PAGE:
Did you know that nearly 80,000 chemicals are currently used in the United States, but the U.S. Environmental Protection Agency (EPA) has only performed a safety assessment of 200 and has only issued partial restrictions for five of these substances? This illustrates how the nation's primary environmental law on toxic substances, the Toxic Substances Control Act of 1976 (TSCA), has failed to protect Americans from exposure to dangerous chemicals. On July 31, the Senate Committee on Environment and Public Works hosted a hearing to discuss the law's failures and hear from witnesses about the strengths and weaknesses of proposed legislation introduced by the late Sen. Frank Lautenberg (D-NJ) and Sen. David Vitter (R-LA) this past May.

At the hearing, several panelists addressed concerns that the bill, the Chemical Safety Improvement Act, threatens to override state and local chemical regulations that protect health and the environment without first putting in place a federal standard or setting a deadline by which EPA must take action. Michael A. Troncoso, Senior Counsel to the Attorney General of California, testified that the bill threatens California's Proposition 65, which requires companies to inform consumers about significant quantities of certain toxic chemicals contained in products or building materials, as well as significant releases into the environment.

Troncoso and panelists from Washington State and West Virginia agreed that meaningful TSCA reform should authorize EPA to issue a nationwide minimum standard while allowing states the option to adopt stronger standards. Vitter assured the committee and panelists that he is working to revise the preemption provisions in the legislation, but it remains unclear whether the changes will fully address these concerns.

Witnesses also identified ambiguity in the bill's language on the safety standard EPA must employ when deciding whether to label, restrict, or outright ban a chemical. The current standard is widely believed to have fatally weakened TSCA, but the proposed Lautenberg-Vitter bill only removes part of the troubling language, leaving it unclear whether EPA would still be required to perform cost-benefit analysis when deciding how best to reduce an unreasonable health or environmental risk.

Thomas McGarity, Professor of Law at the University of Texas at Austin, explained that "Congress could eliminate the ambiguity (and the need for more litigation) . . . . [by] [r]eplacing the 'unreasonable risk' test for a safety with a more protective test like the 'reasonable certainty of no harm' test used in the Food Quality Protection Act and the Food, Drug and Cosmetics Act."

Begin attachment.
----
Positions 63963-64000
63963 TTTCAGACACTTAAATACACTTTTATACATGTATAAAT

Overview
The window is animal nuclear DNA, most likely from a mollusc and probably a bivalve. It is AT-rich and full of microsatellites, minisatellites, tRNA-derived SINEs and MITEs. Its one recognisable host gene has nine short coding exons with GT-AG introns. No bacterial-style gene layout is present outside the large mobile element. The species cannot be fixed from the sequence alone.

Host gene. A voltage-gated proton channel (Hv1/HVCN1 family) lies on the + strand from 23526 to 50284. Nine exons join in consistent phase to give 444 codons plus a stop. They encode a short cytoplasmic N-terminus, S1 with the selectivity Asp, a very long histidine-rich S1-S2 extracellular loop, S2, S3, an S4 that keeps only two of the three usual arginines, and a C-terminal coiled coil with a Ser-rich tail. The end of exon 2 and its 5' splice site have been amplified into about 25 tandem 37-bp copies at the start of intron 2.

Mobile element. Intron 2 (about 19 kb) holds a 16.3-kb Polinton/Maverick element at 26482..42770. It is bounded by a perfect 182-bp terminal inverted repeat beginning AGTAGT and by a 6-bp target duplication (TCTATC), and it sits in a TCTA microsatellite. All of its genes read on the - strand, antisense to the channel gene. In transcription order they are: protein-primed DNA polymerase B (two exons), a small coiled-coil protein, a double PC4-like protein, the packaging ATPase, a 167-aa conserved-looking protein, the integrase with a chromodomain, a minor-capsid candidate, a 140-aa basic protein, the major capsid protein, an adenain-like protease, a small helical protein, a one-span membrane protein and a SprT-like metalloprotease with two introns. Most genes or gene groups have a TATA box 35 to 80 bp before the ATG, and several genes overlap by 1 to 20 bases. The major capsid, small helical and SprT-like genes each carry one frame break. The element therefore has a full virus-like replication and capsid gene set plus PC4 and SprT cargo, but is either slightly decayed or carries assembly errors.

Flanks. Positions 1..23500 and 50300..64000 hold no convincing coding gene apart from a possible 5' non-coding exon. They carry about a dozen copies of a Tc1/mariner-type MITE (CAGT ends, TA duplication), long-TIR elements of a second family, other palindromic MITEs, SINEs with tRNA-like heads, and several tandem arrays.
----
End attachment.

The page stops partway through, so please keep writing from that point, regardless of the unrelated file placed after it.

McGarity also highlighted concerns about a provision that would allow state courts to admit EPA safety determinations as conclusive evidence in civil and criminal trials. If EPA found a chemical to be safe, the court could not conclude otherwise. McGarity called this "a gift of partial immunity to companies that are fortunate enough to have their chemicals declared safe by EPA."

Several witnesses testified about how the legislation fails to give due consideration to vulnerable populations that may be particularly susceptible to chemical exposures, such as children, developing fetuses, or those who may be disproportionately exposed, such as low-income communities near toxic facilities. Ken Cook, President of Environmental Working Group, declared that "[i]gnoring young, weak or poor Americans and people already exposed to toxic pollution is a glaring omission." Dorothy Felix, President of Mossville Environment Action Now, emphasized how "[n]o one in this country should be denied the right to live in a healthy environment."

The committee and all the witnesses who testified agreed that the existing toxic substances law is outdated and in desperate need of reform. But witnesses reminded the committee that the existing law and the proposed reform bill contain several other flaws, such as inadequate access to confidential business information (CBI), which must be addressed by any reform legislation that moves forward. Other needs include more research on minority and low-income populations disproportionately impacted by hazardous chemicals ("hot spots") and a requirement for EPA to identify, publish and update a list of, and develop plans to assist those communities hard hit by toxic chemical exposures.

On the same day as the hearing, July 31, Attorneys General of 9 states submitted a letter to Barbara Boxer (D-CA), the chairwoman the committee, expressing their shared concern that the preemption provisions in the Chemical Safety Improvement Act “seriously jeopardize public health and safety by preventing states from acting to address potential risks of toxic substances and from exercising state enforcement powers.”  The letter came from the Attorneys General of California, Washington, Vermont, Oregon, New Mexico, Massachusetts, Maryland, Delaware, and Connecticut. 

UPDATE (08/5/2013)The letter argues that “[uniformity of regulation should not be achieved by sacrificing citizens’ health and the environment.” Instead, the Attorneys General urge the committee to retain the preemption provisions under existing law, which would allow “states to act alongside the federal government to protect the health, safety, and welfare of their citizens.” Read the letter.

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